When several hundred white supremacists gathered in Charlottesville five years ago to protest the removal of the Robert E. Lee statue from Market Street Park — then Emancipation Park — they left death and destruction in their wake. On Aug. 12, as “Unite the Right” rally participants were met with counter-protestors on the Downtown Mall, white nationalist James Alex Fields Jr. drove his Dodge Charger towards pedestrians on Fourth Street, injuring dozens and killing Charlottesville resident Heather Heyer.
Heyer, a 32-year-old Greene County native, was active in the Charlottesville community and went to the Downtown Mall Aug. 12 to act as a peaceful counter-protestor. Heyer worked both as a paralegal at the Miller Law Group and at Cafe Caturra, a restaurant previously on the Corner.
Fields, a 20-year-old Ohio resident who fled the scene after killing Heyer, was charged with second-degree murder, three counts of malicious wounting and one count of hit-and-run for the attack. After a Department of Justice civil rights investigation, Fields additionally pleaded guilty to 29 violations of the Matthew Shepard and James Byrd Jr. Hate Crimes Prevention Act and is currently serving multiple life sentences in the Western District of Virginia.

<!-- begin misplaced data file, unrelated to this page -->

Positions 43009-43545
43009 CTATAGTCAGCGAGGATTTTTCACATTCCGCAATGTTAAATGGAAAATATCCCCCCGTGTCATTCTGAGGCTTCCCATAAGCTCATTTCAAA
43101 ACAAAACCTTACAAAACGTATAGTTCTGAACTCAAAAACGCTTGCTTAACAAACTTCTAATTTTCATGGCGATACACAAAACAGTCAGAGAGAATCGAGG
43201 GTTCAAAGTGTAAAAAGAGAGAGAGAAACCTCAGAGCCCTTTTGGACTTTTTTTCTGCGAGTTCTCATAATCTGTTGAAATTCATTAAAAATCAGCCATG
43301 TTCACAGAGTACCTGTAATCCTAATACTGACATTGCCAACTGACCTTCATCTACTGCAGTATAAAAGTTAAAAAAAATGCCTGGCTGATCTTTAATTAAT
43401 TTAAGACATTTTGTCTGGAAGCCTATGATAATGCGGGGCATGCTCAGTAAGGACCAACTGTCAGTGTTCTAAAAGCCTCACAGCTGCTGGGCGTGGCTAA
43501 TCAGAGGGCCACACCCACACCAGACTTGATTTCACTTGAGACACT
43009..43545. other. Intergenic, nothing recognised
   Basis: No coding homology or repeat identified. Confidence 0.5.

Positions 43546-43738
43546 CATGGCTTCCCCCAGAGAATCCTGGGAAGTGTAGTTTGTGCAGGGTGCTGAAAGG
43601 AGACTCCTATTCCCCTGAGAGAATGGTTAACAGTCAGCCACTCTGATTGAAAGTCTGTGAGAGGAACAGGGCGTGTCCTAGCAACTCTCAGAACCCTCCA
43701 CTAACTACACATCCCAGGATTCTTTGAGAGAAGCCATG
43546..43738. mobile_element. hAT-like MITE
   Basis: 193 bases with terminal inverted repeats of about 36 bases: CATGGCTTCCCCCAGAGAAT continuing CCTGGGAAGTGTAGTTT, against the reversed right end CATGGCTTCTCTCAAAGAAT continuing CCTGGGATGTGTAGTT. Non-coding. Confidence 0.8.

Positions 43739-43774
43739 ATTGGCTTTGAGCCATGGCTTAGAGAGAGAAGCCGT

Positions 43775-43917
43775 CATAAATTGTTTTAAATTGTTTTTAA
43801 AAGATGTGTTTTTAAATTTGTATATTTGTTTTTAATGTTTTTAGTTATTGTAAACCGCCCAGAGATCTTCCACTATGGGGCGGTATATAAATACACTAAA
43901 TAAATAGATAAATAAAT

After initial safety concerns caused an Aiug. 14 organized vigil for Heyer to be moved to Facebook Live, an impromptu vigil occurred as hundreds of community members gathered at the site of Heyer’s death to pay their respects.
Third-year College student Ben Moore, a co-worker with Heyer at Café Caturra, spoke to The Cavalier Daily about Heyer at the vigil in 2017.
“I only worked with her for the second semester and even in that short of time she made it impossible not to like her,” Moore said. “She was so outgoing and genuinely interested in everyone’s future and well-being. It was no surprise to me that she was right down in the thick of things fighting for what she believed in.”
Since her daughter’s death, Heyer’s mother Susan Bro co-founded the Heather Heyer Foundation with Alfred Wilson, Heyer’s mentor at the Miller Law Center where she worked. The foundation provides scholarships to students interested in social justice work. The University also received $100,00 from one alumna and two non-alumna in Oct. 2017 to create a Bicentennial Scholarship for students with demonstrated need in honor of Heyer.
For the past five years, community members have time and time again honored Heyer’s memory by placing flowers and chalking positive messages on Fourth Street, now honorarily titled Heather Heyer Memorial Way.
On the days leading up to the fifth anniversary of Aug. 11 and Aug. 12, The Cavalier Daily Managing Editor Ava MacBlane took photos of Heather Heyer Memorial Way, documenting how community members interact with the site of Heyer’s death and use the space to honor her memory. Below are MacBlane’s photos.